This is the third and final installment of our summer road trip through West Virginia.
After a restful night at the hotel of the same name, we had wanted to bop on over to Blennerhassett Island, but were pressed for time. It was nearly two hours out to North Bend Rail Trail, and we had photos opps to tackle.
So instead, we headed to everyone’s favorite on-the-way-out-of-Parkersburg joint, JR’s Donut Castle, for snacks to go. The donuts did not blow my mind, but they were pretty tasty.
And they made for great photos, so there’s that, too.
By 9am, we were on the road in the direction of the North Bend Rails, which Google told us was about 45 minutes away, then we arrived and found the lodge it had mapped us to was an actual derelict (former) school with a massacred teddy bear next to a “NO TRESPASSIG [sic]” sign.
We compromised and turned around to try a new direction. In the end, it turns out you should never listen to Google Maps; it took us to Cairo when we needed to go to east of there almost to Harrisville. Once we righted that wrong, we were on the path toward the rail tunnels.
These seventy-two miles of former railroad-turned-hiking trails are popular with a number of old railway tunnels that make for great photos (and OK, a little learning, too). We hiked a mile or so out and went through just one, and I felt like we were on our way to Terminus the entire walk.
Unfortunately, we couldn’t stay long—are you sensing a theme to this trip? go, go, go!—as we had things to do in Charleston, namely visit the Capitol Market before it closed. We were also supposed to run by Spencer on the way, but we ran out of time (why does everything in the Mountain State have to be so dang far?). Oh well, next visit for sure.
After a snack and wander around the Market, we went just south of the city to JQ Dickinson Salt-Works, wishing we’d been in town days earlier for their popular farm-to-table dinners beneath the stars.
But we were able to take a tour anyway and get a lay of the land, sample some salts and take others home with us.
And then, another hour (more like two) of some of the most beautiful scenery I’ve ever seen, and we were at Adventures on the Gorge just in time for sunset and S’mores around the campfire—my favorite way to end any night, really.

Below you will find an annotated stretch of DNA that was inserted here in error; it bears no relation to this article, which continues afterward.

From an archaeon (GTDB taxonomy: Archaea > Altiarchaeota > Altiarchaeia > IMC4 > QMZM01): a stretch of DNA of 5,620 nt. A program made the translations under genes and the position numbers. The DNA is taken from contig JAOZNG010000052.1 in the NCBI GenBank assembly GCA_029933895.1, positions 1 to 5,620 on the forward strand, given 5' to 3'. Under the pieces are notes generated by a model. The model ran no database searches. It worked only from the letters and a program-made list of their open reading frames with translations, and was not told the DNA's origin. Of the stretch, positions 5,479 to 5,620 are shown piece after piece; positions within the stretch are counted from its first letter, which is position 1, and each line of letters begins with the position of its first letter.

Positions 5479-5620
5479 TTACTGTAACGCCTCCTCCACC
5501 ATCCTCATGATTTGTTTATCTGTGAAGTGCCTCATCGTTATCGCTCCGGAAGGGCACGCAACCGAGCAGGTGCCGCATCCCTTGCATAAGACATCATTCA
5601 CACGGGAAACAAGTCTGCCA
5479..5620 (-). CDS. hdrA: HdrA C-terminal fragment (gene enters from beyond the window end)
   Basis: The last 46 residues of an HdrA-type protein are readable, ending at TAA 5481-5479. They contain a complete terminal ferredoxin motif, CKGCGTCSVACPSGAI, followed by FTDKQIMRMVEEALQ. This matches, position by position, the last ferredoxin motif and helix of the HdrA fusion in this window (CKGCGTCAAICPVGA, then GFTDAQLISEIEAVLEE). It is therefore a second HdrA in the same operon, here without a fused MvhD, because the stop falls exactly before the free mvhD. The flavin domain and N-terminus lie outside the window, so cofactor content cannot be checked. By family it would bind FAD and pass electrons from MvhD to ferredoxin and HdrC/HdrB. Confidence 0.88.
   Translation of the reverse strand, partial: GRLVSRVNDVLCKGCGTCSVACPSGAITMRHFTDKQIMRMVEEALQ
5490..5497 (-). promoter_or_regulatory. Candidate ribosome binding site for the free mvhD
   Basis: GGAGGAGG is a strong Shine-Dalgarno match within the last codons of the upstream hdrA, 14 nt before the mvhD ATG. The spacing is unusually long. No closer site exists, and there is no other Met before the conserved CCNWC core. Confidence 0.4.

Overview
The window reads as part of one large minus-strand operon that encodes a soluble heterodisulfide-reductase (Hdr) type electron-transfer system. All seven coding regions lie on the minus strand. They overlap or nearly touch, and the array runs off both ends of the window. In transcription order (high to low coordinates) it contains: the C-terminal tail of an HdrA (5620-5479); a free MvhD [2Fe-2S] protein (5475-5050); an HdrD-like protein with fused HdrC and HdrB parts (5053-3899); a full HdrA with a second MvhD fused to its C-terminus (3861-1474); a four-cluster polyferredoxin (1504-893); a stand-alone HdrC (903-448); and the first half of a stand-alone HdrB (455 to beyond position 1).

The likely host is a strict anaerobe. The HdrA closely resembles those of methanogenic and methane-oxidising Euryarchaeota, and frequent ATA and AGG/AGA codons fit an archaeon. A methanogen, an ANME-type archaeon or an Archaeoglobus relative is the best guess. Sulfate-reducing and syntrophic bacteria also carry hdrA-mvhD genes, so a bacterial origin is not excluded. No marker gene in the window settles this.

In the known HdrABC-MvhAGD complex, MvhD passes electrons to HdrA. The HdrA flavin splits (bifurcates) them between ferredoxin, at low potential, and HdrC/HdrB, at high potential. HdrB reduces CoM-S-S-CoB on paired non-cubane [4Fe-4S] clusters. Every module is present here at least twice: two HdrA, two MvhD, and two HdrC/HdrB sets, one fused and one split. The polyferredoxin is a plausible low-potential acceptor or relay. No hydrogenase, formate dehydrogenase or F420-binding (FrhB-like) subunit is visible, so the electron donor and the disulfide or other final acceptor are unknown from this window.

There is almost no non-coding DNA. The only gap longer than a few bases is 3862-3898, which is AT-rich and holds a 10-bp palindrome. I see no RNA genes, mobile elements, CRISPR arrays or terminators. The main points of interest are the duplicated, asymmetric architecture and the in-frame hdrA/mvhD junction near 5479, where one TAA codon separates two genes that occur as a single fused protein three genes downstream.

Drive time: 195 miles / 3 hours, 34 minutes
Adventures on the Gorge was so cool with its cabins and activities galore—another adult summer camp, it seems; one where you can also bring the kids—but unfortunately we were only really there to sleep as we had to make it all the way back to Tennessee that day. Wah!
So, it was up bright and early and into the cantina for breakfast before we took a stroll down to the viewing platform of New River Gorge Bridge, which is located just across the street from the entrance to AOG.
For many years after it was constructed in 1977, it was the world’s longest single-span arch bridge (it’s now third in the world and the longest in the northern hemisphere), and the New River flows beneath it.
Not only is it a magnificent site to see, but the Gauley has some of the best Class V rapids in the world for those of you who love a little whitewater rafting.
On the way back to Interstate-64, we detoured for one final time to see Babcock State Park and its old Grist Mill. Once we arrived, though, we wanted to take a dip and weren’t technically allowed to swim—this was the case in a handful of the state parks we visited—so we snapped a few pics and then continued on our merry way.
One day, I’ll make it back to New River Gorge and do this place justice, this I promise you.
Note: Our trip was amazing, delicious and full of fun, but I do not recommend going at the pace we did. In all, we drove more than 1,500 miles in five days and needed a vacation from our vacation when we got home! If I were to do it again, I’d pick one region—like New River Gorge, for example—and spend a good four or five days there. You have no idea how much time it actually takes to drive what seem like relatively short distances in West Virginia until you actually get there and see for yourself that they’re not.
Drive time: 479 miles / 7 hours, 37 minutes
Need more West Virginia advice? Check out these posts:
- Kickstarting a West Virginia Road Trip: Huntington, Morgantown & Coopers Rock
- A West Virginia Road Trip: Adventures in Grand Vue & Parkersburg